Event Details

Title:Tailstrike on landing, Boeing 757-24APF, December 25, 1994
Micro summary:This Boeing 757 experienced a tail strike on landing.
Event Time:1994-11-25 at 0549 CST
File Name:1994-11-25-US.pdf
Publishing Agency:National Transportation Safety Board (NTSB)
Publishing Country:USA
Report number:FTW95LA055
Site of event:Tulsa, OK
Departure:Louisville International Standiford Field, Louisville, Kentucky, USA
Destination:Tulsa International, Tulsa, Oklahoma, USA
Airplane Type(s):Boeing 757-24APF
Flight Phase:Landing
Operator(s):United Parcel Service (UPS)
Type of flight:Cargo
Serious Injuries:0
Other Injuries:0
Executive Summary:

NTSB short summary:

The pilot's failure to maintain vref during approach and his improper flare touchdown that resulted in an excessive pitch up attitude following touchdown.

NTSB synopsis:

During landing the aircraft's tail struck the runway. The approach was classified by the pilot and the operator as 'normal' until after touch down; however it was noted on the flight data recorder the aircraft decelerated to vref -8 before touchdown and floated for 8 seconds. Following the touch down, the pilot allowed the aircraft to increase the pitch up attitude to '10.9 Degrees.' The manufacturer's instructions states that if the 'pitch attitude surpasses 10.5 Degrees with the landing gear compressed the tail will strike the runway.' The pilot had a history of experimenting with aerodynamic braking during landings.
NTSB factual narrative text:

On November 25, 1994, at 0549 central standard time, a Boeing 757-24APF, N413UP, was substantially damaged during landing at the Tulsa International Airport, in Tulsa, Oklahoma. The airplane, owned and operated by United Parcel Service, Inc., (UPS) as flight 732 and flown by two airline transport rated pilots, was on a 14 CFR Part 121 cargo flight. An IFR flight plan was in effect and visual meteorological conditions prevailed. Neither of the two crewmembers, the sole occupants, were injured.

During interviews conducted by the operator's flight standards division, the captain admitted to performing non-standard approaches previously, and he liked to "experiment with dynamic braking;" however, "he was not deliberately trying aerodynamic braking on this landing." Other crew members who had flown with the captain stated that "he often experimented and that he had a tendency toward non-compliance with standard operating procedures outlined in the UPS manuals."

The aircraft was equipped with a Fairchild model F1000 digital flight data recorder. The recorder was removed from the aircraft by the company and transported to Louisville, Kentucky, for read out and analysis. The recorder provided the following information: the approach was stable down to 50 feet, the approach speed was 130 knots (Vref +4), the airspeed was decreased to 118 knots (Vref minus 8 knots), the aircraft floated down the runway for approximately 8 seconds. The recorder also indicated that pitch attitude was increasing as the airspeed dissipated. The pitch attitude at touchdown was 7.3 degrees and reached 10.9 degrees in the next 5 seconds. A review of the UPS manuals determined that the approach did not comply with the published procedures for this aircraft.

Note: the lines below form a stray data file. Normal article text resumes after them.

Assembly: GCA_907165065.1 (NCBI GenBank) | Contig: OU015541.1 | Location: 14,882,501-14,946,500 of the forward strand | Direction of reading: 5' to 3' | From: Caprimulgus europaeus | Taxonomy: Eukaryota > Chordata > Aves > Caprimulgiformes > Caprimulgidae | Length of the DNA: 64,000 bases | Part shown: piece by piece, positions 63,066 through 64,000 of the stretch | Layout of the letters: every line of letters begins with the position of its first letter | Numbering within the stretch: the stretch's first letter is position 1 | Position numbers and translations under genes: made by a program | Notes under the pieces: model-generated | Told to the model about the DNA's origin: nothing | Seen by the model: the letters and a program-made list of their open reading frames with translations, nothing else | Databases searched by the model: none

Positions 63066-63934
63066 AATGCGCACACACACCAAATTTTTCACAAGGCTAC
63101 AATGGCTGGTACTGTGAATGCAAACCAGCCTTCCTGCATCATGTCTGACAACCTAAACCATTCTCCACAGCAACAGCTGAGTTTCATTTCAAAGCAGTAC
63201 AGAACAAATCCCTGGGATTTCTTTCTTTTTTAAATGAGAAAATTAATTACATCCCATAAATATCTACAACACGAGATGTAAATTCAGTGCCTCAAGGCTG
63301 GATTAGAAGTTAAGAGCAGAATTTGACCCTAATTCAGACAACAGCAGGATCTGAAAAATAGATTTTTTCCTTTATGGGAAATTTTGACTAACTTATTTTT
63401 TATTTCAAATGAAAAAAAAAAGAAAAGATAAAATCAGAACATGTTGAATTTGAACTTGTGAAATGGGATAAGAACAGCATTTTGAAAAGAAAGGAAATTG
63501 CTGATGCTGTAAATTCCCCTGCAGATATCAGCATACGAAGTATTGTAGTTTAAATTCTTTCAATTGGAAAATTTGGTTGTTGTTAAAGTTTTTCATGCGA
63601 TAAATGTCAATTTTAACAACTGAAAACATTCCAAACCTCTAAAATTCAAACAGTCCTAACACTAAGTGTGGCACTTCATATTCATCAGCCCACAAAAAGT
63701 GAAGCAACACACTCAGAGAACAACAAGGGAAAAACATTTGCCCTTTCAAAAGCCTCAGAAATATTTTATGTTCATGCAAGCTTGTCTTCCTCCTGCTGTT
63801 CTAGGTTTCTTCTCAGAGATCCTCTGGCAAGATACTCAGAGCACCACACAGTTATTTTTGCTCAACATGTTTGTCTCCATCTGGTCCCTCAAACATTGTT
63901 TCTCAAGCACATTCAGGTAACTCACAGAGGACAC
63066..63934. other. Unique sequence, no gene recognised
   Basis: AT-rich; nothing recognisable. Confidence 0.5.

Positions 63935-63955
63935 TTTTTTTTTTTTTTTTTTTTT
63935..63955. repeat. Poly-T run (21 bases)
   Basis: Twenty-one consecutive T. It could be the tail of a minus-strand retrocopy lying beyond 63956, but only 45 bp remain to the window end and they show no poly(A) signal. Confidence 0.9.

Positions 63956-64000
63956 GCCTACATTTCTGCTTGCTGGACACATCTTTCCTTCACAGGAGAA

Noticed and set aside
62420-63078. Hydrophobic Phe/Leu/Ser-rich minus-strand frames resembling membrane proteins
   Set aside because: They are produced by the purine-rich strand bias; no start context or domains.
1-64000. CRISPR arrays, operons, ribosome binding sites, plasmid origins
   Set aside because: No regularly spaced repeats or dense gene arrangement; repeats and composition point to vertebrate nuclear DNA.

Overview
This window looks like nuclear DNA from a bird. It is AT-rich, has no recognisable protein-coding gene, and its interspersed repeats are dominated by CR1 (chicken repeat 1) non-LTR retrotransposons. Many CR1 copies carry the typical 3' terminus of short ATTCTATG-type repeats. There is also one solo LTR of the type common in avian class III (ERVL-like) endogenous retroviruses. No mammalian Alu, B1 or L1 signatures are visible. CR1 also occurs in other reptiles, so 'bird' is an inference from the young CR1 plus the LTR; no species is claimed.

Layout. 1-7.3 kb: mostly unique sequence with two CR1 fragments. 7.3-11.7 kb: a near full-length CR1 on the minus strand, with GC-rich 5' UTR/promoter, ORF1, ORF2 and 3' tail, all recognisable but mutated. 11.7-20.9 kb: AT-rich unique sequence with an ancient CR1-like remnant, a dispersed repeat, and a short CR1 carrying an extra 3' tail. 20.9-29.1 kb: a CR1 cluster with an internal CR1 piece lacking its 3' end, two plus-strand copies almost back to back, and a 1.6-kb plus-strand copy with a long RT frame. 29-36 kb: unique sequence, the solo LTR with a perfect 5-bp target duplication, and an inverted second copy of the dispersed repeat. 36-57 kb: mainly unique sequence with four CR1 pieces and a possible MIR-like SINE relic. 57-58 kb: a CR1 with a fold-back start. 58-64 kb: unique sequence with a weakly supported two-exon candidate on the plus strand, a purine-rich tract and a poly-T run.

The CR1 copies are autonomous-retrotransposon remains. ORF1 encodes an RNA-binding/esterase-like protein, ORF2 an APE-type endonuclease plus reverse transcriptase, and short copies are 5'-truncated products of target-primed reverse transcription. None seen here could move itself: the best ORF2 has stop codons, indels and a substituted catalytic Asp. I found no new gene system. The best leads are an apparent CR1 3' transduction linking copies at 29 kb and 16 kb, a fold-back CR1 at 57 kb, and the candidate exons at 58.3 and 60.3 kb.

Boeing Aircraft Company data, published to the users, states that the tail strike will occur at approximately 10.5 degrees pitch up attitude with gear struts compressed.

According to the operator, the airplane experienced a tail strike during landing which caused substantial structural damage. An inspection revealed damage to the belly skin, stringers, drain mast, and aft bulkhead.
Learning Keywords:Operations - Tailstrike
Operations - Unstabilized Approach
Consequence - Damage - Airframe or fuselage
Close match:Tailstrike on landing, Boeing 747-267B, TF-ATD
Landed short, Loftleidir Icelandic Airlines, Inc., Douglas DC-8-61, John F. Kennedy International Airport, Jamaica, New York, June 23, 1973
Crash on runway in windshear, Allegheny Airlines, Inc., Douglas DC-9, N994VJ, Philadelphia International Airport, Philadelphia, Pennsylvania, June 23, 1976
Bounced landing and tailstrike, McDonnell Douglas MD-11, November 4, 1994
Tailstrike on landing, Airbus A300-600R, February 6, 1997
Tail strike on landing, Lockheed L-1011, May 9, 2000
Tail strike on landing, A300-600ER, July 15, 1999
Tail strike on landing, Boeing 757-251, September 9, 2002
Tail strike during go-around, McDonnell Douglas MD-11F, September 19, 2004
Hard landing, McDonnell Douglas MD-88, July 27, 1993
Tailstrike on landing, McDonnell Douglas MD-11, HL-737, May 25, 1996


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